Edison didn’t have any ill feelings toward the mayor. He just didn’t want the man interfering when he obviously had nothing of value to offer. His version of encouragement didn’t sit well with Edison, who wasn’t about to be told how to do his job. He had studied the work of the Earps, Wyatt in particular, and was certain the mayor knew nothing about catching criminals.
He would give the man the respect his title and long-standing residency in Bridgestone required. But he wouldn’t be told how to do his job or feel insulted because he wasn’t a miracle worker.
“Her Port in the Storm” is an Amazon Best-Selling novel, check it out here!
Ever since she was a little girl, Loren McCarthy has been leading a quiet life along with her beloved mother, but what has always been missing from it was a fatherly figure. Focused on her work as a schoolteacher assistant, it seems that nothing could disturb her peaceful existence. Little did she know that her world would be turned upside down the moment her mother starts receiving mysteriously threatening letters. Wasting no time, Loren turns to the charming sheriff, who will do whatever it takes to help her and the only person she has by her side. However, she has no time for romance, as she needs to find the evil mastermind behind her family’s ruin. Will she manage to escape from a painful dilemma of choosing between love and devotion to the only person that was always there for her?
Edison Haynes is a determined man who has devoted his life in serving justice after his brother’s tragic passing. Upon completing his training under one of the best sheriffs in Tombstone, he moves to Bridgestone at the age of twenty-six to become the local sheriff. Soon, fate brings him in front of an unprotected woman who is desperately asking for help. When he realizes that his mission is not a child’s play, it will require all of his skills to rescue the helpless lady. What he could never expect though, is that he would find himself hopelessly in love with her along the way. Will Edison manage to save the helpless woman that could be the missing piece to the puzzle of his lonely life?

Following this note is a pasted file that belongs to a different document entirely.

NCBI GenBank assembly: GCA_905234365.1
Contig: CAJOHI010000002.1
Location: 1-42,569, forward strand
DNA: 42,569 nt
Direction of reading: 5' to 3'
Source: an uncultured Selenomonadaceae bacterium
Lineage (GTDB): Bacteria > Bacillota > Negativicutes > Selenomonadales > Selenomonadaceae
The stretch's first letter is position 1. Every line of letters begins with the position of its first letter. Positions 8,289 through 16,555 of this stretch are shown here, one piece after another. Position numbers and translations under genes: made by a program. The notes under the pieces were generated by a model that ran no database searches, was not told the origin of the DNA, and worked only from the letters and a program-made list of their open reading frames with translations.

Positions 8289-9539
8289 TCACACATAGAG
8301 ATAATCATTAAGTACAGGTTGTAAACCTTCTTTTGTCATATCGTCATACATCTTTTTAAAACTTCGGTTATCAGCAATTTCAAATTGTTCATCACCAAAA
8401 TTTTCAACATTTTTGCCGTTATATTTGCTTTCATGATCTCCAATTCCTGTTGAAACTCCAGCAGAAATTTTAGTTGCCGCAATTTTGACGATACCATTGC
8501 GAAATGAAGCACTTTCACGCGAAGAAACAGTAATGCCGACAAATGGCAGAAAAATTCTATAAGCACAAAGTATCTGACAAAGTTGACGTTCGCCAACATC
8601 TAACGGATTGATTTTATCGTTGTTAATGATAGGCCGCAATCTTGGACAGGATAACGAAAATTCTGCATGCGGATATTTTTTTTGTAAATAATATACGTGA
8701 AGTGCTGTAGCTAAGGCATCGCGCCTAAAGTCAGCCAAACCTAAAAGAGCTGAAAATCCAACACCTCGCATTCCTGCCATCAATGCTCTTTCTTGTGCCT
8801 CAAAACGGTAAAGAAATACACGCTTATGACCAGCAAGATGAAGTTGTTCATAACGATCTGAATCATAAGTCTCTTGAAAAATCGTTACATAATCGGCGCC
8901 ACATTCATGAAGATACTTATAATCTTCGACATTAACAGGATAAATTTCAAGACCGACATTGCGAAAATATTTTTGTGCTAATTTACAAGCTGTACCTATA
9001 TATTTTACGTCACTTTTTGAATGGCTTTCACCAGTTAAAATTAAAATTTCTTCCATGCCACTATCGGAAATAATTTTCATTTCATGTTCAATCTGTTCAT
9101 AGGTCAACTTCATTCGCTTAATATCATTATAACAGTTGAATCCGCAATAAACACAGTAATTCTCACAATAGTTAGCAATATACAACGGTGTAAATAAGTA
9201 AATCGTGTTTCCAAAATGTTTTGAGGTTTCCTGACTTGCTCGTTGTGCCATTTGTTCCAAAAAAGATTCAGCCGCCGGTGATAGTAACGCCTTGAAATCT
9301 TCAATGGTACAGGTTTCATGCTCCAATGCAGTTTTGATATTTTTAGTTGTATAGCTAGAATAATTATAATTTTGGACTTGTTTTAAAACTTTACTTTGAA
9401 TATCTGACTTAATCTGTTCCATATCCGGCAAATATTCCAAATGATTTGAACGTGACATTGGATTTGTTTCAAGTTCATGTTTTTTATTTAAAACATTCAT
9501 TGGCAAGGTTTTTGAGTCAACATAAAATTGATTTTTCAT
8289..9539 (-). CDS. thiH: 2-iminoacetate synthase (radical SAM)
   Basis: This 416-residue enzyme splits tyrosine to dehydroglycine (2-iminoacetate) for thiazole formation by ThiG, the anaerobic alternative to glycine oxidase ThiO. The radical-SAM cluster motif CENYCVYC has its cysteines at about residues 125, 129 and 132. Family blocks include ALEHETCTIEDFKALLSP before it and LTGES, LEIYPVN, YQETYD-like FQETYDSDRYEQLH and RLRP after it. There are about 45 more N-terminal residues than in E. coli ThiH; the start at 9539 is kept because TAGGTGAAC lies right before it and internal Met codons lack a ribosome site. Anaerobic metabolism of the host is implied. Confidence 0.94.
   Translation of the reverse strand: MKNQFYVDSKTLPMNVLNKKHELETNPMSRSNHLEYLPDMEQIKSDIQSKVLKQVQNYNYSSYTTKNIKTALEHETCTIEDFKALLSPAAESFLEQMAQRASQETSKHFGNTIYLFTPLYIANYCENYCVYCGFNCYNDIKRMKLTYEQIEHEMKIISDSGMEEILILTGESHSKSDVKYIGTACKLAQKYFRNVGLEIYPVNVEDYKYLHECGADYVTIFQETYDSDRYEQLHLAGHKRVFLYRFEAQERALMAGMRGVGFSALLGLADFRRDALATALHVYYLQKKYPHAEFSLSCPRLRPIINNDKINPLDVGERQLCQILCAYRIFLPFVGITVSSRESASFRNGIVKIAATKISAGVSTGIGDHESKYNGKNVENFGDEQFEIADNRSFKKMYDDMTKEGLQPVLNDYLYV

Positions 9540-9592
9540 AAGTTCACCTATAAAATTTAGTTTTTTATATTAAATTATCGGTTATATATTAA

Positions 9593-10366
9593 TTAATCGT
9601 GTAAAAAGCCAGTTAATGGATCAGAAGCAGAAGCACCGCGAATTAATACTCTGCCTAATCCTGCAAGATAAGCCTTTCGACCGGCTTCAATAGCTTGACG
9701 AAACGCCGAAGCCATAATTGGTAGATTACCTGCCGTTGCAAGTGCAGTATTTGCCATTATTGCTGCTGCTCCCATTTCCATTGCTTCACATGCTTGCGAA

The clock is ticking for Edison and Loren, who have to quickly discover what lies behind the blackmailing letters that are haunting their dreams. Will they manage to solve the baffling mystery and find their other half against all odds?
“Her Port in the Storm” is a historical western romance novel of approximately 80,000 words. No cheating, no cliffhangers, and a guaranteed happily ever after.